Asian SOEs net-zero attitudes ‘challenging’, finds CA100+
Role of NDCs in Asia potentially creating a shortfall, according to the initiative. State-owned enterprises (SOEs) are found to have “challenging” attitudes to net zero, according to the Climate Action 100+ (CA100+).
State-owned enterprises (SOEs) are found to have “challenging” attitudes to net zero, according to the Climate Action 100+ (CA100+).
The initiative has found SOEs in Asia demand a different engagement approach to engagement due to their ties to the state, with these governments often heavily influencing net zero policies.
The findings come from an updated investor guide for Asia, which found the general approach to sustainability demonstrated by these SOEs tends to reflect that of their home government.
In speaking to investors, the CA100+ found third-party expectations may not be perceived as being relevant to an SOE’s purpose and activities.
In particular, CA100+ identified the role nationally determined contributions (NDCs) play in Asia.
These are set emission targets influenced by national policy commitments on climate change and are usually identified as a benchmark for companies to follow.
However, CA100+ has argued an aggregate of current commitments made in Asian NDCs are not sufficient without a “temporary overshoot”.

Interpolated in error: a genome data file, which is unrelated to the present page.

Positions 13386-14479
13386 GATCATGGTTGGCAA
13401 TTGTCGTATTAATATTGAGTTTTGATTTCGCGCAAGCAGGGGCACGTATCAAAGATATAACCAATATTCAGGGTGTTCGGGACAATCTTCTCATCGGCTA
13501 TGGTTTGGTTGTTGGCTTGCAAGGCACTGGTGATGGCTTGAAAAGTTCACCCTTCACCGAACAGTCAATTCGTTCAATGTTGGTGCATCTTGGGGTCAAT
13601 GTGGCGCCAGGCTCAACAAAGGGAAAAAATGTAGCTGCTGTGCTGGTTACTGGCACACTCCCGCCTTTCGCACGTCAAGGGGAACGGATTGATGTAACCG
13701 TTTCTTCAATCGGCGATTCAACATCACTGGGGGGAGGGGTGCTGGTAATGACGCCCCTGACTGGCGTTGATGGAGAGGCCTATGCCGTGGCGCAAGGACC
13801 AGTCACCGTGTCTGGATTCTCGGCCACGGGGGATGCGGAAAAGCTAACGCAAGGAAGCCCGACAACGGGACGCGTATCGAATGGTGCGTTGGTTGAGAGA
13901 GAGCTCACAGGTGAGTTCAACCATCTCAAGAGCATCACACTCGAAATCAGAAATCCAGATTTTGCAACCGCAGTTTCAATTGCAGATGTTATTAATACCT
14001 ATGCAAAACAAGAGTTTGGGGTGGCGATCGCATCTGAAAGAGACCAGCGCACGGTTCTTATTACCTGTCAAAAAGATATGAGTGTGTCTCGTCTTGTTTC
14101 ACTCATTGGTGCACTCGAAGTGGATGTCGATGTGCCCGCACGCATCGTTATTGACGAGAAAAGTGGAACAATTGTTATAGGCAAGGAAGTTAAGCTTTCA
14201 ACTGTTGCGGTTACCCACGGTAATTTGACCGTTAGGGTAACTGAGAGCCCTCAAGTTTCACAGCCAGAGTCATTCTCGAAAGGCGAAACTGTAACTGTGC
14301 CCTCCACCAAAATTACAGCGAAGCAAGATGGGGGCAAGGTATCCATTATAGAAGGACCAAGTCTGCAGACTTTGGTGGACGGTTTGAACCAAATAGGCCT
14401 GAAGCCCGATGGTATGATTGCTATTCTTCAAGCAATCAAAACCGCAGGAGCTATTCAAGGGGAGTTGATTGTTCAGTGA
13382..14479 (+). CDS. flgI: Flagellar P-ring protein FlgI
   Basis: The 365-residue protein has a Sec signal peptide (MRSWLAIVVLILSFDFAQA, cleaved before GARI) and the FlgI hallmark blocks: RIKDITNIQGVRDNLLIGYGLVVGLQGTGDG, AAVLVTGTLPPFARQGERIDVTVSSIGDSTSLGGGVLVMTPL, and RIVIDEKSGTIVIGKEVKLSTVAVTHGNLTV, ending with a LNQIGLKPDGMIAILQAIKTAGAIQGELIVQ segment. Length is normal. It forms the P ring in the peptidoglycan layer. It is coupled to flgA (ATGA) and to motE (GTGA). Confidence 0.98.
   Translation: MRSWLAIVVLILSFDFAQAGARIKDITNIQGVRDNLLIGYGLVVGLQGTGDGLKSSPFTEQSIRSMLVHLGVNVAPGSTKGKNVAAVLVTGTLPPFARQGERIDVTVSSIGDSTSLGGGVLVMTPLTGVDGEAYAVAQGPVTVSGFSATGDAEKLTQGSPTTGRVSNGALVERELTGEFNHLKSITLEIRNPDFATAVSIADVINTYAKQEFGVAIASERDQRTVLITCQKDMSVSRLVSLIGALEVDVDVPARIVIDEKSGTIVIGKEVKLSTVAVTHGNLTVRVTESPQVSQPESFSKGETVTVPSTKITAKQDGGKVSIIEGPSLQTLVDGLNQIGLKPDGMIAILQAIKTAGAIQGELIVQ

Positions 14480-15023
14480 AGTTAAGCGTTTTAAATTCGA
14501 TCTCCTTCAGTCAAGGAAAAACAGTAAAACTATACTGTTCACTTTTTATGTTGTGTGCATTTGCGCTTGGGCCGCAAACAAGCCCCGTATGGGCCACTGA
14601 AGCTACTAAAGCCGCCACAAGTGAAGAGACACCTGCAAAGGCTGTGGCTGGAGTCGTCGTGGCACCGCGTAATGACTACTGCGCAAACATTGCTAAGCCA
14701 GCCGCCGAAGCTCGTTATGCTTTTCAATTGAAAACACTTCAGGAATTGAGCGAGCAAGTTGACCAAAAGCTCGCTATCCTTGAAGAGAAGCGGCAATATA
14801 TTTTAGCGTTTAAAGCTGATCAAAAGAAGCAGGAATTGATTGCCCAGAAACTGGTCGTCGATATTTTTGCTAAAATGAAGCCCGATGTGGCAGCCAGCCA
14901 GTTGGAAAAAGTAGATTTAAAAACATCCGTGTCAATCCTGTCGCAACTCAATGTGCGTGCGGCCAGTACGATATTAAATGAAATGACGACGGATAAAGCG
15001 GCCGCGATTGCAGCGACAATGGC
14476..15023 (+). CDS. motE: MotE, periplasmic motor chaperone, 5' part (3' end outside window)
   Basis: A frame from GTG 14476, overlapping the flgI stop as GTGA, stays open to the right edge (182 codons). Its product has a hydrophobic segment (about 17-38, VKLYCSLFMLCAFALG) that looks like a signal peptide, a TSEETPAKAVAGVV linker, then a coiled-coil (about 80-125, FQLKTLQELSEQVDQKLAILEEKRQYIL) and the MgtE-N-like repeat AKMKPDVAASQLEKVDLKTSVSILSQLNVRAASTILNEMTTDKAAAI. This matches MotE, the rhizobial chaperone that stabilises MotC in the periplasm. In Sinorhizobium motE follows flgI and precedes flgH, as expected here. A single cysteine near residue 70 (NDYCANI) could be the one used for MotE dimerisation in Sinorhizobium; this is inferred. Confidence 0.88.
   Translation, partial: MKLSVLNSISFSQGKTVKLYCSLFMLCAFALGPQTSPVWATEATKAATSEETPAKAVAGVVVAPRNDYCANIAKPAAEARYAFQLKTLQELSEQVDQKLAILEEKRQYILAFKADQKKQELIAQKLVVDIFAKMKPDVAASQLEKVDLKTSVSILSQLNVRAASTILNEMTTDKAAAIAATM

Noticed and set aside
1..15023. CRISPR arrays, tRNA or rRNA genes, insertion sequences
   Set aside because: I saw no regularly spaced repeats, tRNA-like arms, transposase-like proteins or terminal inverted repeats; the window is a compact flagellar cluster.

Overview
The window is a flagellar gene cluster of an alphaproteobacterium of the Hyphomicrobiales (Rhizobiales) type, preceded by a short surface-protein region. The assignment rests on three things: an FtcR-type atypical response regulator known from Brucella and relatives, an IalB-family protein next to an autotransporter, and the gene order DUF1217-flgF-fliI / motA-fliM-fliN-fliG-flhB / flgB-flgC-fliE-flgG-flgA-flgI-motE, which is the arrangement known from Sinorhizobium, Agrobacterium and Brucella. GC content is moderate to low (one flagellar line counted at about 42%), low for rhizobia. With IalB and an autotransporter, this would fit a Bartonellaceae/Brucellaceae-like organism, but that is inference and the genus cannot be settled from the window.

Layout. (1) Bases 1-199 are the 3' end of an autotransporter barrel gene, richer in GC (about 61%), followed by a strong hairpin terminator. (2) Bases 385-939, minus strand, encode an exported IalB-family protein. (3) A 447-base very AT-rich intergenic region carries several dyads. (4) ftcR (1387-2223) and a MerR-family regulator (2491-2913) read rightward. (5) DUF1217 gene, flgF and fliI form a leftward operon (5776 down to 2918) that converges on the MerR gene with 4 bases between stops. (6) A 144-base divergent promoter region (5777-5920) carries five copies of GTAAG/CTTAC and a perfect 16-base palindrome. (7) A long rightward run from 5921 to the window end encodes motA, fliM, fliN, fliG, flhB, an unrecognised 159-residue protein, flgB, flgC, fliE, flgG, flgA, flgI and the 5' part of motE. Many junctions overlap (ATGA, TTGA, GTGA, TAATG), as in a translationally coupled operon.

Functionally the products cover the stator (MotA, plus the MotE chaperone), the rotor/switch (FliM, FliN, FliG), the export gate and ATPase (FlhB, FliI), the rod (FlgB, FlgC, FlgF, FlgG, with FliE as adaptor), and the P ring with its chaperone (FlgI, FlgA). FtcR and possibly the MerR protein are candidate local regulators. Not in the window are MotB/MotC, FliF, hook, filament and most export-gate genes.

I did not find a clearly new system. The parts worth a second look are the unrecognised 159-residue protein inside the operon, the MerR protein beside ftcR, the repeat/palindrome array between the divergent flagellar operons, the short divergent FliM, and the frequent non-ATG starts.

Due to these reasons, the CA100+ is advocating specific approaches being adopted for SOEs in Asia and other companies heavily influenced by the state.
Miranda Zhao, head of ESG Research at China Asset Management, a member of CA100+, said: “[SOEs]not only have to fulfil their mission in terms of financial returns to the shareholders, but also they have to play additional roles in terms of benefitting society and other stakeholders. This is something that might not be controlled by the company management and cannot be impacted by the minority shareholders.”
An example of an SOE currently targeted by the CA100+ in Asia is Saudi Aramco, the state oil and gas firm and one of the largest firms in the world by revenue.
While the initiative is continuing to engage with the firm, as of writing Aramco has not met any of the initiative’s ten goals including a net zero by 2050 target or decarbonisation strategy, and as a state-owned enterprise would likely not alter its position without changing attitudes within the Saudi government itself.
Such work is crucial as Asian corporate culture is lagging the rest of the world when it comes to climate change.
CA100+ found 45% of Asian companies had set net-zero targets in the March 2022 update, whereas across the entire CA100+ universe 69% of companies had done so.
SOEs specifically also have a significant role to play in climate change.
According to research by Columbia University’s Centre on Global Energy Policy, in 2019 SOE greenhouse gas emissions were at least 6.2 gigatons of carbon dioxide, more than any single country except China.
The considerations in the updated guide were made in relation to the adoption of the CA100+ Net Zero Company Benchmark across Asia, a scheme designed to support investor engagement by providing a measure of company progress against the initiative’s goals of emissions reduction, governance, and disclosure.
The updated guide also found that collaborations between local and international investors can serve as an impetus for corporate climate action, as according to the CA100+ this demonstrates “a convergence of messages and priorities.”